Q:

What risks are involved with tubal reversal?

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Quick Answer

Risks involved with tubal reversal are rare, but some that may occur include bleeding , infection, anesthetic complications and damage to surrounding organs, as stated by WebMD. Excessive bleeding can be managed through a blood transfusion. Typically, tubal reversal has low risks, but a patient can consult the doctor if there is need.

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Full Answer

Tubal reversal is a surgical operation to reverse a tubal ligation (a procedure to prevent pregnancy) in women who wish to regain their fertility. The success rate of this procedure depends on several factors including tubal sterilization method, the health of the remaining fallopian tube, amount of scarring in the pelvis and the age of the patient. However, a successful tubal reversal does not guarantee that the patient will become pregnant, according to Mayo Clinic. For women who get pregnant, it normally occurs within the first year of the surgery.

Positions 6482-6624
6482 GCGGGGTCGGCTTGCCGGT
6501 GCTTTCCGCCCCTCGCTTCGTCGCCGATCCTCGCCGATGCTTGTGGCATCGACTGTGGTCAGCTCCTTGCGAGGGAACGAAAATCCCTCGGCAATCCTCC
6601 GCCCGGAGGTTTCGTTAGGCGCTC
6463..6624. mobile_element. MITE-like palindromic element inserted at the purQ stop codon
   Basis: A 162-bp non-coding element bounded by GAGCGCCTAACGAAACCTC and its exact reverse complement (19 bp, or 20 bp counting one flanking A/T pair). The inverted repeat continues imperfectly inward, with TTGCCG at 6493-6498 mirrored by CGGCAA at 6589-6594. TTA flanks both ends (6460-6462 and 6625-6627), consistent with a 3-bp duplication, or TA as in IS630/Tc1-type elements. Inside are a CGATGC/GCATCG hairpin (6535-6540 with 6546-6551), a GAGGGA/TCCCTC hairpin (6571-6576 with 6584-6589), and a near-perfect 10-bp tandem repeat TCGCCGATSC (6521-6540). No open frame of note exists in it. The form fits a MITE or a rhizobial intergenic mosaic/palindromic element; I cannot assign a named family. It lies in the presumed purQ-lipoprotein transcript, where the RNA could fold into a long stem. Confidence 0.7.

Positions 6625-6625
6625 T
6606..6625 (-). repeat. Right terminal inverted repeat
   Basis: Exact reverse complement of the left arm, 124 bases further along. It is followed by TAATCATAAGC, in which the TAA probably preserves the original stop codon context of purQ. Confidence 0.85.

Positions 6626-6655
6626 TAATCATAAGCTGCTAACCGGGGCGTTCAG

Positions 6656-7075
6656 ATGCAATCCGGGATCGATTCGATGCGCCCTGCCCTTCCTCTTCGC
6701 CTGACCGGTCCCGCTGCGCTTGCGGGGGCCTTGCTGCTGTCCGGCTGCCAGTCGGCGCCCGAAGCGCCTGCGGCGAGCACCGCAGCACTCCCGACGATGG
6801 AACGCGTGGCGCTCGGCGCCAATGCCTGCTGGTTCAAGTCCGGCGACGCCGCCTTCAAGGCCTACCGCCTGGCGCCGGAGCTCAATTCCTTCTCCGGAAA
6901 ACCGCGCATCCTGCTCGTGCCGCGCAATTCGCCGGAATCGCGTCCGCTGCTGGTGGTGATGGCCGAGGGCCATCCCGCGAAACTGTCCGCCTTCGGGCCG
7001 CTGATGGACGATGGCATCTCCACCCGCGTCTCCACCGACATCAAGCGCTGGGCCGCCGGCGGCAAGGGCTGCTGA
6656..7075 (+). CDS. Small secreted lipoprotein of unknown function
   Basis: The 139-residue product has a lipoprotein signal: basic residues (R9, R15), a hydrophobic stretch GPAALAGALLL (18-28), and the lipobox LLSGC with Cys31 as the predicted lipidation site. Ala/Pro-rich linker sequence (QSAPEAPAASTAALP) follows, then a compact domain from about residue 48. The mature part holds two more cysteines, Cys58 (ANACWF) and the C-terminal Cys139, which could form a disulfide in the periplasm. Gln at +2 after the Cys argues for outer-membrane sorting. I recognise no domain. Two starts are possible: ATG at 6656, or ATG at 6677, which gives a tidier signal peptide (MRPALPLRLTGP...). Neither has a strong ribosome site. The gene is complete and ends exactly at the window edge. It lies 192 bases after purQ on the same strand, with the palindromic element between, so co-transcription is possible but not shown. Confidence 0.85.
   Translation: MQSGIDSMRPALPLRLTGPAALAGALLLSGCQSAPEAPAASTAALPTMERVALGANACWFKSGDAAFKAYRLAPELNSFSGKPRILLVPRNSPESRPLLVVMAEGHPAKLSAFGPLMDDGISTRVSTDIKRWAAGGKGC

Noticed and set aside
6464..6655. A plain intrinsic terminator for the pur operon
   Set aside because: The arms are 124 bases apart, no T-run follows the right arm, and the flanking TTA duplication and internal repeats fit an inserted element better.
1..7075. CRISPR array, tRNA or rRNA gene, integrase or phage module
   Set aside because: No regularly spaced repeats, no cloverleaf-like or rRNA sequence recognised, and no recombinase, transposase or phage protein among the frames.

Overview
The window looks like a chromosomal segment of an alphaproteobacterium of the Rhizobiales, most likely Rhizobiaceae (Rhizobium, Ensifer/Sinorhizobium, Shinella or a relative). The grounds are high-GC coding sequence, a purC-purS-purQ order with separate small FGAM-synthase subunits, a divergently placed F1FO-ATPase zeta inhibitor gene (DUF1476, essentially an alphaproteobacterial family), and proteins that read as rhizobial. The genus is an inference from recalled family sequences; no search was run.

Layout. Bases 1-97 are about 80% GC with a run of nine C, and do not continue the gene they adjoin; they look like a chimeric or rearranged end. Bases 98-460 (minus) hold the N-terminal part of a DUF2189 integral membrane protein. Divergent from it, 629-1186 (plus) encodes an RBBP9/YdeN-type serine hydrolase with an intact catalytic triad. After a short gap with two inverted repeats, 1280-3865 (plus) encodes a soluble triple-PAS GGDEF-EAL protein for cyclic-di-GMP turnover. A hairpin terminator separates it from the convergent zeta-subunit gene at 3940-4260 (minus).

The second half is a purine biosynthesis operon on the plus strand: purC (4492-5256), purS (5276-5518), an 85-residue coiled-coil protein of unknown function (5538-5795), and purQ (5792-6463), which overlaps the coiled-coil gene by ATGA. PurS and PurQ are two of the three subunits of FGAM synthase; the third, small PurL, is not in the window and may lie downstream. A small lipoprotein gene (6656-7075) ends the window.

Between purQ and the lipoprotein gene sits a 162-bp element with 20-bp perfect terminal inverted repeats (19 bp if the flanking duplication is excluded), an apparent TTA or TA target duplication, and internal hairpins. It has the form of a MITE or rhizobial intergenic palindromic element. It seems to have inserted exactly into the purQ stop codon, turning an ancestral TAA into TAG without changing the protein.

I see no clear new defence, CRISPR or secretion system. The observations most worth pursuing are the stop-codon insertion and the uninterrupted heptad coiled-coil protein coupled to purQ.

In some cases, a woman who has had a successful tubal reversal can experience an ectopic pregnancy, implantation of the fertilized eggs outside the uterus, which commonly occurs in the fallopian tube. Some women may also experience scarring of tissues, which can block the fallopian tube. The success rate of the surgery will depend on an individual's circumstances.

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